How Money Transfer Works

In the past, when one needed to send money to someone living someplace else, one had to write a check, put it inside an envelope, and mail it by post. After days or weeks, the recipient would go to a branch of the bank that issued the check to deposit it into their bank account or exchange it for cash.

Today, if you need to send money from the United Arab Emirates to, say, the Philippines, you may be able to do it all by using the mobile application of a money transfer company in the UAE.

Sending money overseas can be a simple matter of naming your beneficiary, indicating the transaction amount, choosing your preferred payment method, selecting how your recipient will receive the money, and clicking on “Proceed.”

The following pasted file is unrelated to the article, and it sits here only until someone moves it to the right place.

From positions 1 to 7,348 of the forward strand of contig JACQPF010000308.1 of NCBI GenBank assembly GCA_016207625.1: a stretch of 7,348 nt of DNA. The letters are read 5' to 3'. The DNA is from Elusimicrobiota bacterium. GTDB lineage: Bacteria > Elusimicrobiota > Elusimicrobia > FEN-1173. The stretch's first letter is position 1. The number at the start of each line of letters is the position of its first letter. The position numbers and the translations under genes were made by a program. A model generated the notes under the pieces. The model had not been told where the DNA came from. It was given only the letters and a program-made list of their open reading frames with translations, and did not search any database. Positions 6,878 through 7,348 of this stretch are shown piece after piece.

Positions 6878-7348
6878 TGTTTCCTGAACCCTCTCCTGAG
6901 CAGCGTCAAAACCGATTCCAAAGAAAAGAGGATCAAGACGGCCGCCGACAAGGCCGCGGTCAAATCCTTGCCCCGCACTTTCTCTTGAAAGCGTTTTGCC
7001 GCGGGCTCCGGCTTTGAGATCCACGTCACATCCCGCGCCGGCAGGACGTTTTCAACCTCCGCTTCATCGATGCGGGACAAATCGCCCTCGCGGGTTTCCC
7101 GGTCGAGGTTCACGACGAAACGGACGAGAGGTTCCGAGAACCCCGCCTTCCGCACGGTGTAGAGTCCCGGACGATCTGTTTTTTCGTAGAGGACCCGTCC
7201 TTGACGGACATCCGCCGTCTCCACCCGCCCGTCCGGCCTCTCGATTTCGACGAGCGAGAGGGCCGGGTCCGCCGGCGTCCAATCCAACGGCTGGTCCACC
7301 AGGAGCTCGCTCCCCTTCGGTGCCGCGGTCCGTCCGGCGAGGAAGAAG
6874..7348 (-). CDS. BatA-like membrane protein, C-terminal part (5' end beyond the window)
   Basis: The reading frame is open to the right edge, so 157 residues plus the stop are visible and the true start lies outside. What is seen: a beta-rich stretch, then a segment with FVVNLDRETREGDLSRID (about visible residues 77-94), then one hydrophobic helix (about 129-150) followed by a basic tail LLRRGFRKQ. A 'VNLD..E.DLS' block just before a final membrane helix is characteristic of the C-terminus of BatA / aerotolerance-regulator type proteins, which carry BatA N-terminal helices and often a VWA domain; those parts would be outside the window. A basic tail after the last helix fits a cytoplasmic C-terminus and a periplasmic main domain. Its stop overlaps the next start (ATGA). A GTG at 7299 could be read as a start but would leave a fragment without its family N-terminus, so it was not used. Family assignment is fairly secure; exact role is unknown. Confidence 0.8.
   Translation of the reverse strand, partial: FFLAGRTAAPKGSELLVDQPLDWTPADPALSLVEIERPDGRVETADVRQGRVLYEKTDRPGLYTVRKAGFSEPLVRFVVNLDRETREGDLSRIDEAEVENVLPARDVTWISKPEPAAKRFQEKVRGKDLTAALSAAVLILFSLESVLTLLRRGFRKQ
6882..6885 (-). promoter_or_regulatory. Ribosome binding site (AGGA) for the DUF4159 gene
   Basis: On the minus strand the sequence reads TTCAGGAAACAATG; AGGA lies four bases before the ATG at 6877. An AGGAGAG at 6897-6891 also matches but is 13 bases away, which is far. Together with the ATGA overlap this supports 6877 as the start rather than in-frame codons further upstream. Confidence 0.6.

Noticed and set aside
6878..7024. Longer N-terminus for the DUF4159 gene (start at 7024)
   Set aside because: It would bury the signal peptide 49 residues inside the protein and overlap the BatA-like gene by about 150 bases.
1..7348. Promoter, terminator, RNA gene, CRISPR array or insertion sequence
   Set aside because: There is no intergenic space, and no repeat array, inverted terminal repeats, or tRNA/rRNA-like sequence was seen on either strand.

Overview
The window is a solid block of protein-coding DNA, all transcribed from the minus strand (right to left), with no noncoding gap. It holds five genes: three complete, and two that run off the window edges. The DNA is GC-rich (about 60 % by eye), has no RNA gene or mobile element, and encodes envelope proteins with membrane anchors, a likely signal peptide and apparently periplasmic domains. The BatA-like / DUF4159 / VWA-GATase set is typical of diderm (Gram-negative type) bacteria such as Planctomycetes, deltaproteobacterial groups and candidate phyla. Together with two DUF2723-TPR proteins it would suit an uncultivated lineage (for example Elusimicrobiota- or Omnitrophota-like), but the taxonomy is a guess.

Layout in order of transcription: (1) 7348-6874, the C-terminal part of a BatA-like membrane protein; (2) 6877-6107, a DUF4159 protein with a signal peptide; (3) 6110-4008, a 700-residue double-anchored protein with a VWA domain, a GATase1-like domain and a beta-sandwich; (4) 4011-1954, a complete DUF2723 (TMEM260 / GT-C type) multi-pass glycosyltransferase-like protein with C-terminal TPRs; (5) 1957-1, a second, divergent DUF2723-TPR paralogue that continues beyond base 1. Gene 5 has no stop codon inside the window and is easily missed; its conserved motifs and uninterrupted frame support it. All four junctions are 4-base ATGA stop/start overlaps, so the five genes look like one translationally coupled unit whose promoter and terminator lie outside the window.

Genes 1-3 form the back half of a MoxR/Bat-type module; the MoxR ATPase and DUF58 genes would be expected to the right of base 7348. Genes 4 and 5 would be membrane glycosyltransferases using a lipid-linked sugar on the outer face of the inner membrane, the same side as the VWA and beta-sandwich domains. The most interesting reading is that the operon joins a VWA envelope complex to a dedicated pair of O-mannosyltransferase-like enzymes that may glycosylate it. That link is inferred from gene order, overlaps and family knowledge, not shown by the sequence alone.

It should take you less than a couple of minutes to do everything. Even more incredibly, the money transfer can take place quickly. Once you’ve sent the money, it can instantly become available to your recipient.

Your remittance may show up in their bank or credit card account or become available for door-to-door delivery or cash pickup within seconds of your confirmed and successful money transfer transaction.

How is this possible? The answer: electronic funds transfer.

Electronic Funds Transfer

Electronic funds transfer refers to the digital movement of money, typically from one bank account (or a mobile wallet account or an internet bank account) to another.

Everything happens electronically. Digital data pertaining to the money is transmitted through the internet from the source account to the destination account.

No actual money (i.e., cash) changes hands, but the technology ensures the transaction is automatically logged in both the sending and receiving accounts.